Lainie P. Martin, MD
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Fox Chase Cancer Center
333 Cottman Avenue
Philadelphia, PA 19111
Chief, Gynecologic Medical Oncology
Patient education is a priority because an informed patient can make the best treatment decisions. Patients who understand their disease and know what to expect throughout their treatment can reduce some of the fears associated with a diagnosis of cancer. Rather than dictating treatment, I treat each patient as an individual. For example, some patients prefer a more aggressive plan, while others decide to take a more conservative course of treatment. It is very important for patients to participate in making the treatment decisions that are best for them.
The clinical trials available at Fox Chase give patients access to more treatment options and the hope of improving cancer treatment for future patients. I have a special interest in targeted-therapies, which have become important to the future of cancer treatment. These therapies have the potential to reduce toxic side effects and improve control of disease.
There are many questions yet to be answered about the causes of cancer and more effective treatments are needed. Here at Fox Chase Cancer Center, we have been working in the laboratory and in the clinic to find more effective treatments and to advance cancer care. It is a privilege to participate in this effort and to work for and with my patients to provide them with the best care available. Collapse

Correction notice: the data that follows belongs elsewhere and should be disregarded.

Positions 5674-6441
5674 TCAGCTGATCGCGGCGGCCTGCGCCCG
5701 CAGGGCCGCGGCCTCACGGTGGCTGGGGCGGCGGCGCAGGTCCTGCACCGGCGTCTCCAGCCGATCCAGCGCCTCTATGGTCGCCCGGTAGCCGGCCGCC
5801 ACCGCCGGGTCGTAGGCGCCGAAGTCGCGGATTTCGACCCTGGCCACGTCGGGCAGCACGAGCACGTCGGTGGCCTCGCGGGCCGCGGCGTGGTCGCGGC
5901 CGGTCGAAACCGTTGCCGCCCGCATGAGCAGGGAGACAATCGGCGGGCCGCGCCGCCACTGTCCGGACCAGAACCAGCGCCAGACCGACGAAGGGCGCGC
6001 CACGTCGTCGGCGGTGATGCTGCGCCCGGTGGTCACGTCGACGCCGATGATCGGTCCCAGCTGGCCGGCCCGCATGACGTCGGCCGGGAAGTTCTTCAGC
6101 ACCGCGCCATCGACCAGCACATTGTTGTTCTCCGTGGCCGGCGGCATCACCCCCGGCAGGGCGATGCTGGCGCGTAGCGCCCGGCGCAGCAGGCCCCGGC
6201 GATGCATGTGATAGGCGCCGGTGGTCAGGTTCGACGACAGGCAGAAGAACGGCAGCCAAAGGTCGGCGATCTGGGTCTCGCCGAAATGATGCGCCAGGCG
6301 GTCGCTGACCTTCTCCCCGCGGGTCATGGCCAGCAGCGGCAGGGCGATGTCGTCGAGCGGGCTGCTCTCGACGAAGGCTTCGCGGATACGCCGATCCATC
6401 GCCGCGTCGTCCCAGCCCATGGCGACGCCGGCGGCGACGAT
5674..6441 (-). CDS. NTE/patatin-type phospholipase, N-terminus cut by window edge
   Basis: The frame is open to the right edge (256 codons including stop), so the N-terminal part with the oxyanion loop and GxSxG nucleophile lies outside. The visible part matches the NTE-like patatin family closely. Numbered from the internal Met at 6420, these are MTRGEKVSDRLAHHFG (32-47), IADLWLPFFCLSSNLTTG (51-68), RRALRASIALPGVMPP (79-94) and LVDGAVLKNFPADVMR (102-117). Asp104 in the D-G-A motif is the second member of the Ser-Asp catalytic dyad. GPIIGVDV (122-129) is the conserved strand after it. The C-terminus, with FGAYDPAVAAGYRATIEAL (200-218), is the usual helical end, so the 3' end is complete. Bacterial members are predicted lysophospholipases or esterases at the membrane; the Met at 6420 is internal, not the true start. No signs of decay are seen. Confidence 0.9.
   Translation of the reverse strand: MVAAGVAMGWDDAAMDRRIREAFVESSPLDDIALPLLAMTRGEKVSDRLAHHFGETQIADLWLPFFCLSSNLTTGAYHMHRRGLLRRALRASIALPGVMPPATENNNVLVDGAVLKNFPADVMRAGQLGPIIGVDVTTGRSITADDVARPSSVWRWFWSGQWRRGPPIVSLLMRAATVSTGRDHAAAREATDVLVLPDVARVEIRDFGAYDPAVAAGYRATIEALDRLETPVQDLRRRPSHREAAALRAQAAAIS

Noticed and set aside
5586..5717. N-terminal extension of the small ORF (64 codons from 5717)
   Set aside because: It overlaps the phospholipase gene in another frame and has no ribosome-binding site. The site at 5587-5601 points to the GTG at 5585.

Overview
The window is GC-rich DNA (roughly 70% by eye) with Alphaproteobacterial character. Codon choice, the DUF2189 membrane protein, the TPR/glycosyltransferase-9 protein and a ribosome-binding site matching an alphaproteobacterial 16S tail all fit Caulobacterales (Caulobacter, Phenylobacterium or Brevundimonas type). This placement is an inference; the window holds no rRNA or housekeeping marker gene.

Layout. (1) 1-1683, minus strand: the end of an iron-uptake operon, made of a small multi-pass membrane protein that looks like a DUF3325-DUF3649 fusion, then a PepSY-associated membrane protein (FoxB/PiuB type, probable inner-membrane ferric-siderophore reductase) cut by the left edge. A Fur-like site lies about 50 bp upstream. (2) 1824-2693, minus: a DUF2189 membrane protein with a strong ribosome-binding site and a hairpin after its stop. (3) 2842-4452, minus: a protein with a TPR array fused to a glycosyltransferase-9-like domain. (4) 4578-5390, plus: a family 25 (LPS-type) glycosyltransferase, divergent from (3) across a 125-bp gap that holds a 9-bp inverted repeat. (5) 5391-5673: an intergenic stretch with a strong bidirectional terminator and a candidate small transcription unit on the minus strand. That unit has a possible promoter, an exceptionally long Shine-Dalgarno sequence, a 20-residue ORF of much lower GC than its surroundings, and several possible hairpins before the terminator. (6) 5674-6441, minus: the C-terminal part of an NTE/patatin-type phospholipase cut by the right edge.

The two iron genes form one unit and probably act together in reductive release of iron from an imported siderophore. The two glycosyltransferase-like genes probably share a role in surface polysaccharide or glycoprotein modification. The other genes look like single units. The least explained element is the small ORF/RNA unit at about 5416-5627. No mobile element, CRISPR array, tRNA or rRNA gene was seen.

- Fellow, Hematology-Oncology, Fox Chase Cancer Center and Temple University, Philadelphia, PA
- Resident, Internal Medicine, Boston University Medical Center, Boston, MA
- MD, Temple University School of Medicine, Philadelphia, PA, 1999
- American Board of Internal Medicine
- Medical Oncology
- American Society of Clinical Oncology
- American College of Physicians
- American Medical Association
- American Medical Women's Association
- Member, Genomic Advisory Board/Cancer Genome Institute (CGI) Advisory Committee, Fox Chase Cancer Center
- Active Member, American Association for Cancer Research (AACR)
Tanya Dwyer was treated in 2004 for a rare type of cancer affecting younger women, called choriocarcinoma, in Philadelphia. Choriocarcinomas usually occur in the reproductive organs and develop from cells that would typically turn into eggs in a woman's uterus. These cells usually grow quickly and spread widely.
Tanya was a single working mom at the time. "Then, several years later, I found out the cancer had recurred in my lung," she recalled. "I was devastated."
When Cathy Van Horn met with her Fox Chase Cancer Center team in 2012, she knew where things stood. “I understood that my cancer wasn’t going to be cured. The best we could do was to manage my cancer and keep it at bay. The longer we could stay positive and keep moving forward, the longer I’d be here.”
Like most people, Cindy Danko had no time to be sick. A full time house painter, Cyd – as she’s known to her friends – was used to keeping a busy schedule packed with physically demanding work. In February 2009, shortly before her 50th birthday, Cyd went to her gynecologist for an annual exam. Within a few days, her doctor called to explain that her Pap test was abnormal. “I thought it was a mistake,” said Cyd.
Martin L, Schilder R. Novel approaches in advancing the treatment of epithelial ovarian cancer: the role of angiogenesis inhibition. J Clin Oncol. 2007 Jul 10;25(20):2894-901. PubMed
Martin LP, Hamilton TC, Schilder RJ. Platinum resistance: the role of DNA repair pathways. Clin Cancer Res. 2008 Mar 1;14(5):1291-5. PubMed. Review.
Dr. Martin on My NCBI